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Some toads you find will be important and run back to town to open shops and services, such as research centers, locations that serve as shortcuts between major zones, item, accessory and weapon shops, a museum, and a battle center where you can practice various functions related to the puzzle battles you'll so often engage in. Others will join your audience in battles, and, for a price, will help you in various ways.

Finding toads awards you toad points, which you can use to unlock art pieces at the museum. The museum also hosts 3D models you can find in chests throughout the environment, origami toad models you unlock throughout the game, enemy models more generally, music tracks from the game (which requires the player to fill in all of those holes located throughout the world, as I alluded to earlier), etc. Rather like in Animal Crossing, I'm finding the gradual development of my museum to be reward enough to consistently engage with the environments. And there's so much to engage with, considering nearly everything in this game feels like it can be collected or reward the player in some way. It's all a bit skinnerian, of course, but it works well in the context of this game.

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The art design and general aesthetic sense present in TOK is phenomenal. Rather like Tearaway or the recent Good-Feel Yoshi platformers, the entire world looks like it was constructed in an arts and crafts class, and nearly every aspect of the environment relates back to the concept of paper in some way. Combine this with the detailed, often dense environments and the overall polish of the product, and you have one of the prettiest games on the Nintendo Switch. This primarily shines through when the game is docked, but it still looks vibrant and clean when undocked as well.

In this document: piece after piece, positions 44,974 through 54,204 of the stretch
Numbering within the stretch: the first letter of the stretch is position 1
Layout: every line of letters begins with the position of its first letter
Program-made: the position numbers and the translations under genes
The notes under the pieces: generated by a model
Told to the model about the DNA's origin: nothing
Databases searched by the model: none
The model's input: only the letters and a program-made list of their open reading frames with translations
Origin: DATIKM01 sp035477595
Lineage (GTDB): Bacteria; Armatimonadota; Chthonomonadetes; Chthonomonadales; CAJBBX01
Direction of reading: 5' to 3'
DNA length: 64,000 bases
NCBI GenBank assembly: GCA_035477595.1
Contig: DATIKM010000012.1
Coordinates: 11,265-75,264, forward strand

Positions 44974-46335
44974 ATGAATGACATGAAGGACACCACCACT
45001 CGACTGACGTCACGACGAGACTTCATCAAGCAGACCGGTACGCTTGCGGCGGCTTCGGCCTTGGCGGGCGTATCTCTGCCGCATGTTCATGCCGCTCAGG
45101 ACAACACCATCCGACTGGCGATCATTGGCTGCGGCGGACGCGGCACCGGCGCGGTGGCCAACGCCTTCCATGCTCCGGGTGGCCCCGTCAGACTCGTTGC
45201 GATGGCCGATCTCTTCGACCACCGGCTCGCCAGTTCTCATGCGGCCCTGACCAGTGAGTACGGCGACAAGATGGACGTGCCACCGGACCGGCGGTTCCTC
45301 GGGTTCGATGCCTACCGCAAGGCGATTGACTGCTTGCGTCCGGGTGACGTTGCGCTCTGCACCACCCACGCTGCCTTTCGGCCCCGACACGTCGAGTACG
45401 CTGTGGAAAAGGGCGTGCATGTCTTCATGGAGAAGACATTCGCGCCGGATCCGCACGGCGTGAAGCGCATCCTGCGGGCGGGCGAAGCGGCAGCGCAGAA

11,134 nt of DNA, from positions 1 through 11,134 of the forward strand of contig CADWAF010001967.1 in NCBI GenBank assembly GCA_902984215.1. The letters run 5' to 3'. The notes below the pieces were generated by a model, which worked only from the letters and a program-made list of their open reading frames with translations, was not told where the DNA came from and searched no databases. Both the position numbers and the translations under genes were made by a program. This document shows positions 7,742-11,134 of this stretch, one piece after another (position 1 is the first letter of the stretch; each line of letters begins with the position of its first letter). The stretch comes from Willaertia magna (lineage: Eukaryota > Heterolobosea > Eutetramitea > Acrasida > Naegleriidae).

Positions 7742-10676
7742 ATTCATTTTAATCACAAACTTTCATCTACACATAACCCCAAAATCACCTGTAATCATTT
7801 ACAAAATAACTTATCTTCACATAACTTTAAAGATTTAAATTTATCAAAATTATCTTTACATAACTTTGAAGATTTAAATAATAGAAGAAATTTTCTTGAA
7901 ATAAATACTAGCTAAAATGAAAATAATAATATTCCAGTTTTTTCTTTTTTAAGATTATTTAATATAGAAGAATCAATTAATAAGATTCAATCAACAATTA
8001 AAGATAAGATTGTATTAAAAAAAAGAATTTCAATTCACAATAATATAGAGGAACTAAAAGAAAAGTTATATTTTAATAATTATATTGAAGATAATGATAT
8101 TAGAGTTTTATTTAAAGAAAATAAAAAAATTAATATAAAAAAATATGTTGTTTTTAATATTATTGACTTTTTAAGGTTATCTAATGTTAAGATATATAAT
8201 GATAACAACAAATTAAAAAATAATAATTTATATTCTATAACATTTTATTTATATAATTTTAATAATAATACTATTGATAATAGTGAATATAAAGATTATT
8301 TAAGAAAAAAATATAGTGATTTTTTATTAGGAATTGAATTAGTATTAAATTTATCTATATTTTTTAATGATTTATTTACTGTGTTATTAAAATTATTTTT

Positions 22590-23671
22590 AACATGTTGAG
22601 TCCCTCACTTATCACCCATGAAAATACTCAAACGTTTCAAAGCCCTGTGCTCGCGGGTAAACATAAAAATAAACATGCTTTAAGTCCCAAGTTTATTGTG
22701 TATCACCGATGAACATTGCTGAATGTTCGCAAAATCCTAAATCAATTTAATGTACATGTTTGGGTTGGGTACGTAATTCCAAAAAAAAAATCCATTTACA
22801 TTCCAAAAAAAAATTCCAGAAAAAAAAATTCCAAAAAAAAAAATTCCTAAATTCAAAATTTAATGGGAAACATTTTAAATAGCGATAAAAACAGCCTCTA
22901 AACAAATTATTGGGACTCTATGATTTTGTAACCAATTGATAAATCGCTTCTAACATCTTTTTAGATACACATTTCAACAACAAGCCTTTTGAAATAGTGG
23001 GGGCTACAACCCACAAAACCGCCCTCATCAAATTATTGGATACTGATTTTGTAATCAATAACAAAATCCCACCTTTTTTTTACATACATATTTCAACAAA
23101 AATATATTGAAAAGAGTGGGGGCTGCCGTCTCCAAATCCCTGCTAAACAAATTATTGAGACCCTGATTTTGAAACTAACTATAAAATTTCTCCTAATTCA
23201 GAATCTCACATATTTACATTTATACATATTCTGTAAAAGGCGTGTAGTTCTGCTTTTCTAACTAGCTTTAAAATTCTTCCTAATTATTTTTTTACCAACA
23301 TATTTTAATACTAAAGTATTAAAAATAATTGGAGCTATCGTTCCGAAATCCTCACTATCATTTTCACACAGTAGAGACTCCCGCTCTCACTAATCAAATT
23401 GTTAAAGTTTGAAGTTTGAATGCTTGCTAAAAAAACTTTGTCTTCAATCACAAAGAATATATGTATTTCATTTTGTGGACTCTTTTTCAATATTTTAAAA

Musically, this is a high water mark for the series, with diverse and frequently evocative tracks setting the mood for your adventure. A track is worth a thousand words, so I'll link what I feel are some of the game's better compositions below.

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Given the series' checkered reputation as of late, along with my own experience with the disappointing Paper Mario: Sticker Star, I approached The Origami King with some level of trepidation, but I was surprised to discover what turned out to be one of Nintendo's best releases of 2020 and one of their better Switch exclusives overall. The Origami King might not be the JRPG long-time fans were hoping for, but it is also absolutely undeserving of the cold reception many have greeted it with. While, pound for pound, I'd say The Thousand Year Door was still a better game overall, I think anyone willing to look past its change in genre will find a consistently creative, engaging, and delightful first-party release.

Current Games:
Super Mario 64 (Switch)
Shin Megami Tensei: Digital Devil Saga 2 (PS2)
Ys I & II Chronicles+ (PC)

Magician

Is It Wrong to Try to Pick Up Girls in a Dungeon? Infinite Combate